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Big Aspirations

Aspire is sold in the school's cafeteria and is frequently seen in students' hands.

Aspire is sold in the school's cafeteria and is frequently seen in students' hands.


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From an idea sketched out on a napkin to a product on the shelves of large retail stores, Jesse Parker, the inventor of Aspire, made his dream become a reality. Nearly three and a half years ago, Parker, a Victoria resident, noticed a problem in the sports drinks his children were drinking and did something about it.

After consulting with a friend who worked with the Mayo Clinic. Parker discovered that one of the major causes of childhood obesity was sports drinks because they contained so much sugar. His friend from the Mayo Clinic soon became his business partner, and they began to create Aspire.

“We got together and we decided to do something about it, and we formulated a beverage. Looked at a lot of different research, what would be the best sports drink for young athletes, and we came up with Aspire. And got it on some shelves and away we went,” Parker said. “It was a pretty big undertaking and we’re competing against some very large companies like Gatorade and Powerade, but ourselves and the company are committed to do what’s right,”

When Parker began Aspire, he said it was for his children and for the children he coached, but as his company grew he was soon doing it for all young athletes. For him, Aspire is about making a difference in students and young athletes lives.

“There’s about 24 to 36 feet of shelf space dedicated to sports drinks in larger grocery stores, we don’t see any reason why that can’t be all healthy products,” Parker said. “We’re really just trying to make a difference,”

Parker’s son, Jack, and a junior at Chanhassen High School, has been one of his father’s biggest supporters. Jack has helped his father with Aspire by helping in parades and promoting Aspire at school.

“It’s fun for me too, doing Aspire,” Jack said. “I wish I could help out more.”

Although it has been challenging for Jack to have a father who is creating a company. He could not be more proud, he looks up to his father and hopes to be like him.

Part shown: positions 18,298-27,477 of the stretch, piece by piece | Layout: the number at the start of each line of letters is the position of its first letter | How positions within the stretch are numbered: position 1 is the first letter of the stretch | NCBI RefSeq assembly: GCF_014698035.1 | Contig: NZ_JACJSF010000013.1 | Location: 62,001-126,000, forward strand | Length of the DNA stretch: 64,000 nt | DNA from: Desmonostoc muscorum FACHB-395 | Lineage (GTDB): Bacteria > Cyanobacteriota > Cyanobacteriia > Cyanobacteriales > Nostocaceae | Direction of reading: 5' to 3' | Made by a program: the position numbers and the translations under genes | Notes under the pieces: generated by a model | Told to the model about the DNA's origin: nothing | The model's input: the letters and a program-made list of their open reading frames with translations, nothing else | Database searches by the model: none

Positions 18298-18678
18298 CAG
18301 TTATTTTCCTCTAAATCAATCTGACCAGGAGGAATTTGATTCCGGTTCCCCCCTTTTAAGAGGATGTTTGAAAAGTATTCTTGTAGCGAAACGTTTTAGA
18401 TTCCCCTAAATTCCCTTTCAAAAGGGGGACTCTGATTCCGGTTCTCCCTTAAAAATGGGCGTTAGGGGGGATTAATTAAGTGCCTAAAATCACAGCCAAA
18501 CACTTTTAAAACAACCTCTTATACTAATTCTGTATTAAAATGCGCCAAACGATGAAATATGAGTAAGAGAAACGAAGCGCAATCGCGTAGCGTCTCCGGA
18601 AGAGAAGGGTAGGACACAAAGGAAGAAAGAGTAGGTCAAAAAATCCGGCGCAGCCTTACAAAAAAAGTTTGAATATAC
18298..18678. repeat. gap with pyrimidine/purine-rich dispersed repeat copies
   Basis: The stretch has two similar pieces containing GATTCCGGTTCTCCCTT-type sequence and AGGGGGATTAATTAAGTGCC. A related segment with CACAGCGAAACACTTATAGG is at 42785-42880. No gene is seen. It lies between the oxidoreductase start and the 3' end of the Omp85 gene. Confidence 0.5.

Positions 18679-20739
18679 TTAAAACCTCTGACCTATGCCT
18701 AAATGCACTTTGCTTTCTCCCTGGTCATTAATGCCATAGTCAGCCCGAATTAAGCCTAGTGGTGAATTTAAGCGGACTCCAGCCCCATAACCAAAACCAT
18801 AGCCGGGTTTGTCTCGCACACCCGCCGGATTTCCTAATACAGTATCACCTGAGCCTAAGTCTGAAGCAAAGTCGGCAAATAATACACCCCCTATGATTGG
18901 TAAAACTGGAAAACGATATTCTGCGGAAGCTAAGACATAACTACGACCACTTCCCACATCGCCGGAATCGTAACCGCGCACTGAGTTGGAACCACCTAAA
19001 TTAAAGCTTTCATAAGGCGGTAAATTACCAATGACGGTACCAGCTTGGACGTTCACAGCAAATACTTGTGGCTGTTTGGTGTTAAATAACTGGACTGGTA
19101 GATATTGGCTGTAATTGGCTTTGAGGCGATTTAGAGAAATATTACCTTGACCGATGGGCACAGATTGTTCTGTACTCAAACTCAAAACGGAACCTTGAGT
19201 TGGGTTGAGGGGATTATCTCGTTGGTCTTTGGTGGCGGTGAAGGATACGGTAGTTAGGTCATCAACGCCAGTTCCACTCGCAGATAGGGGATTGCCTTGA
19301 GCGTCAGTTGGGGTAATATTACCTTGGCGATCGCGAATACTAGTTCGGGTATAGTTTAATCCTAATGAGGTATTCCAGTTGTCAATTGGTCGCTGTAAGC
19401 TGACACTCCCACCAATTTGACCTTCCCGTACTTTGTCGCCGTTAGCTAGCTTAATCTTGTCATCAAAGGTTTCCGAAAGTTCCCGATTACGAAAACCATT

“My dad’s a great guy and I love him to death,” Jack said.

Being a startup company in such a competitive market has been one of the biggest challenges according to Parker. Especially when he’s facing large companies such as Gatorade and Powerade. When competing against these large companies, Parker said it makes it challenging to grow revenue every year.

“We just keep fighting, we just keep doing what we need to do to try to make the company successful and really the biggest challenge for us is to continue to grow revenue year over year, continue to expand into new markets and continue to grow a business,” Parker said.

Inventing Aspire gave Parker the opportunity to be involved in an organization called DECA. He and his partner get to mentor and help high school students.

“It’s a lot of fun creating a company out of nothing and that’s great. But I still really enjoy mentoring, teaching, and kinda giving back to some of the individuals that are just coming out of high school and on their way to college,” Parker said.

Parker said his ultimate goal is to change the industry. He wants to change the way Gatorade and Powerade do business. He added that he also wants to influence them to create healthier products for kids.

“But personally I just want to see Gatorade and Powerade change their ways. And the only way you can ever really do that is you gotta force them to make a change, and that’s what we’re trying to do,” Parker said.

Parker shared that he wants to spread the awareness about energy drinks whether that be through social media or people.

“They need to be enhanced, they need to be healthier, that would be fantastic,” Parker said.

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1 Comment

One Response to “Big Aspirations”

  1. Deb Ullrich on October 18th, 2016 4:00 pm

    This was a very interesting article to read and I thought that my niece Anna, wrote it very eloquently. She sounded like a pro! 😉

    I am so happy to see this kind of start up industries. We do need healthier alternatives, not only for our youth, but for the general population.

    Keep up the good work Anna and Jesse…you inspire me to promote your aspirations. 😉 Going to share on FB


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